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The University of Tennessee

The College of Veterinary Medicine

Frequently Used Tools:

Hyperbaric Medicine Service
Large Animal Clinical Sciences

Hyperbaric oxygen therapy is produced by allowing a patient to breathe very high concentrations of oxygen while placing them in a chamber and increasing the pressure around them. By increasing the pressure around a patient while they breathe oxygen, we can increase the amount of oxygen in the blood by as much as 15 times normal levels. The increased pressure condenses the oxygen molecules making more molecules available for the blood to pick up in the lung.

The goal is to increase the amount of oxygen delivered to the diseased tissue to help it to heal. Hyperbaric oxygen therapy may be used alone or in conjunction with conventional therapies. The patient is placed in a chamber of suitable size and the pressure surrounding the patient is increased by allowing oxygen to flow into the chamber.

Oxygen should be considered a drug and just as any other drug we might administer, it has various doses, frequencies of administration and duration of therapy. These depend on what disease is being treated. For example, a protocol might call for a patient to receive 2 atmospheres of pressure (like diving to 33 ft. in the ocean) for 1 hr. every other day for 7-10 treatments. Different diseases or problems require different doses, frequencies of treatment, and duration of treatment just like the use any conventional drugs.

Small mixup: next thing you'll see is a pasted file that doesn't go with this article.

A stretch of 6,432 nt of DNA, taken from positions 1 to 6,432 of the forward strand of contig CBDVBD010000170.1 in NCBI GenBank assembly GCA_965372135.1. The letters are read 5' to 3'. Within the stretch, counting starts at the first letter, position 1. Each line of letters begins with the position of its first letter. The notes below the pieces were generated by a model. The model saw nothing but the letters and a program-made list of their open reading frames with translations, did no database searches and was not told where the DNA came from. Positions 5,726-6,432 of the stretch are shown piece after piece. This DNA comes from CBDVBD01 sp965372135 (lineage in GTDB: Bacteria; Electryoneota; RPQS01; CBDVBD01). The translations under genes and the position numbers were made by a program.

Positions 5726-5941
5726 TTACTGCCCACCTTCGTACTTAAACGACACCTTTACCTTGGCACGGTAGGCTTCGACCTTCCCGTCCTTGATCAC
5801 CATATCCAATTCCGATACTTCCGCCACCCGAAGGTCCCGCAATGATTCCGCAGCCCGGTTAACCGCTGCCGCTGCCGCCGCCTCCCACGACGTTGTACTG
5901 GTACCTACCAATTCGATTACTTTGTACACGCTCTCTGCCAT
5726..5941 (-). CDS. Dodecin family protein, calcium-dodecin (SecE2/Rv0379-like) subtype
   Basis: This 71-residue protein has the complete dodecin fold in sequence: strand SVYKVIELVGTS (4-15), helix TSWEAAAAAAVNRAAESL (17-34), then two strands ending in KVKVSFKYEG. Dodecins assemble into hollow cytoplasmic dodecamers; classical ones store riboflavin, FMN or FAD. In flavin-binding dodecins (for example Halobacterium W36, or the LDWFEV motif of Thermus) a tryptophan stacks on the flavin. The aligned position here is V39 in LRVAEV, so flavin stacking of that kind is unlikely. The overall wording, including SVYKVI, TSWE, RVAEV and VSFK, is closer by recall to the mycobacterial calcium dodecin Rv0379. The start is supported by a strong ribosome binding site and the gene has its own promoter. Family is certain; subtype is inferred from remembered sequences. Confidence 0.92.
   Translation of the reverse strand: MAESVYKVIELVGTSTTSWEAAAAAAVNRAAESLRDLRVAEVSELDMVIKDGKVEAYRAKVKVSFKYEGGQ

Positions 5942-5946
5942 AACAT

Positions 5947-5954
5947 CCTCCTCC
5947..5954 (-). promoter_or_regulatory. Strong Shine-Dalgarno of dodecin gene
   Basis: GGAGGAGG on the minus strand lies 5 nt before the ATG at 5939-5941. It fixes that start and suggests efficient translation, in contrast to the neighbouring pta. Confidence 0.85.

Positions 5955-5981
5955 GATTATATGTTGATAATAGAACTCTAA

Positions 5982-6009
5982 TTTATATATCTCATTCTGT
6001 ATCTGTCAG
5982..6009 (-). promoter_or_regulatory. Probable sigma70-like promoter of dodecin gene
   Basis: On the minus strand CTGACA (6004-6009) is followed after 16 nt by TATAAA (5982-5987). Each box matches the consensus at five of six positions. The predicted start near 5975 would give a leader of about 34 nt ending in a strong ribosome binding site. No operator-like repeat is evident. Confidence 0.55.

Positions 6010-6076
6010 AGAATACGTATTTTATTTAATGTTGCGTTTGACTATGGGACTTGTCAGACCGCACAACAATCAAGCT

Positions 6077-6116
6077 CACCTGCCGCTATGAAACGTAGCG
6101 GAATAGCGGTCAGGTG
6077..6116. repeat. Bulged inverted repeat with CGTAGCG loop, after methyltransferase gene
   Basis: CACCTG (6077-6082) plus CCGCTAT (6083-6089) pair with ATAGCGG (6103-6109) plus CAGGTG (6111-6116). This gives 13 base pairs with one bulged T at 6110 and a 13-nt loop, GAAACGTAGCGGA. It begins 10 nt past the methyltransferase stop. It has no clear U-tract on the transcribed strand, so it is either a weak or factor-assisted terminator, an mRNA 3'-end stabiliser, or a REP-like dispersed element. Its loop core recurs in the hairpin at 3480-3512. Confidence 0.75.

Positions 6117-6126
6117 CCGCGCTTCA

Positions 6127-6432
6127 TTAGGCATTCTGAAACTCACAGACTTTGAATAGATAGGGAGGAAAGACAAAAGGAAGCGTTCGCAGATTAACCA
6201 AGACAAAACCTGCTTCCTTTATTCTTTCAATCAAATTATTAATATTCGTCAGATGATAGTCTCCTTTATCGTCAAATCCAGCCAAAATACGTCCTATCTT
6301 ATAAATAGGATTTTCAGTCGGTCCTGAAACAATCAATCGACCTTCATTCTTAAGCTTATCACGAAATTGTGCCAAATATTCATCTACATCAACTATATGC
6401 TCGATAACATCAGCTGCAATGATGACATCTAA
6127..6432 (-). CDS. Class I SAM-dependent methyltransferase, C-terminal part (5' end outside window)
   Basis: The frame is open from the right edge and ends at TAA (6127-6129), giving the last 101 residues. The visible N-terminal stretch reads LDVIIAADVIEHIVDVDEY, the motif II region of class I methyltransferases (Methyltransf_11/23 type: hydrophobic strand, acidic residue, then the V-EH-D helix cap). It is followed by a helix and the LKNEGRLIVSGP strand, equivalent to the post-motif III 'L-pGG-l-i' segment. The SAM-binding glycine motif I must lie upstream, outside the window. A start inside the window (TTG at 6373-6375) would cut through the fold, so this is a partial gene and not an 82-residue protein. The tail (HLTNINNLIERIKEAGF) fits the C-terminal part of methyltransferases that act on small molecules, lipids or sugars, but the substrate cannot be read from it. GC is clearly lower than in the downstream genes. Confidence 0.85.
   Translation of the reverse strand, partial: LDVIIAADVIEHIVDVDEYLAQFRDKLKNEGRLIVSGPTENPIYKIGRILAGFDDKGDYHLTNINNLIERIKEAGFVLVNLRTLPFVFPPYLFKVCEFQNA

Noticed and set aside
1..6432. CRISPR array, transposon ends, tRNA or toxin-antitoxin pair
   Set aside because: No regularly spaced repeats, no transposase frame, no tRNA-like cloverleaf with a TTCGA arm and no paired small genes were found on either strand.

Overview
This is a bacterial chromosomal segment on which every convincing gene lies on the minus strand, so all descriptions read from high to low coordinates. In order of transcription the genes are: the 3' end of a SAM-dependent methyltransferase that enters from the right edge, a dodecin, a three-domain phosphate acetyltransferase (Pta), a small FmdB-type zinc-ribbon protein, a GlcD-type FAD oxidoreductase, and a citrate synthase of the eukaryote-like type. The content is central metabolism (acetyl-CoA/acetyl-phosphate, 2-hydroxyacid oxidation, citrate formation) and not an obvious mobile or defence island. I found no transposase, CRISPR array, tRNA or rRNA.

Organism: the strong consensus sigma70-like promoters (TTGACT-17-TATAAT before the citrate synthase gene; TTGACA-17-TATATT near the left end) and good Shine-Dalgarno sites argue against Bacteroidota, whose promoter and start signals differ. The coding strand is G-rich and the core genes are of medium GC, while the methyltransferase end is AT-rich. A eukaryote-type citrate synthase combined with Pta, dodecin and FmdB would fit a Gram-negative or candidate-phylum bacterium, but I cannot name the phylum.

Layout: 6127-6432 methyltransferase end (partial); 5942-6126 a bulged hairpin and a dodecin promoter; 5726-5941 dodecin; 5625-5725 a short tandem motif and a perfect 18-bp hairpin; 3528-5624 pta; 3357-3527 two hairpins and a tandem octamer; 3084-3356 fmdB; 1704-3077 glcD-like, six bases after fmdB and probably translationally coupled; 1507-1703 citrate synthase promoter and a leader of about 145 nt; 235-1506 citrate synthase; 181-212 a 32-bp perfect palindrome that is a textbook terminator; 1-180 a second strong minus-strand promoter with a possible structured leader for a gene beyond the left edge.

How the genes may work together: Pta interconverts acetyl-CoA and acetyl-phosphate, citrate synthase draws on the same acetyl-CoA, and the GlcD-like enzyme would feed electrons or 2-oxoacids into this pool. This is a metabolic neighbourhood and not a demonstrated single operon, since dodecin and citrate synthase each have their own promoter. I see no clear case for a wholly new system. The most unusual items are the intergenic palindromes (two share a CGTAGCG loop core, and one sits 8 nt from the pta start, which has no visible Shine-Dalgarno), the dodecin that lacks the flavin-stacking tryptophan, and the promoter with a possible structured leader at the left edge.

There are many indications for this therapy. In most diseases, blood flow to the diseased tissue is compromised which in turn decreases the amount of oxygen available for tissue healing. Hyperbaric therapy is able to increase tissue oxygen levels in diseased tissue which improves and speeds healing, improves the body's ability to fight infections, and reduces inflammation and swelling. Hyperbaric oxygen therapy is both a primary treatment and a complementary therapy. Consequently, hyperbaric oxygen therapy may be used alone or in conjunction with conventional therapies.

There are many indications for this therapy. In general, any condition or disease in which the circulation to the diseased tissue has been compromised will benefit from this therapy. Hyperbaric therapy is a primary treatment for some diseases including severe smoke inhalation and burns, Clostridial and other anaerobic infections, and compromised wounds. Hyperbaric therapy is potentially beneficial in other diseases: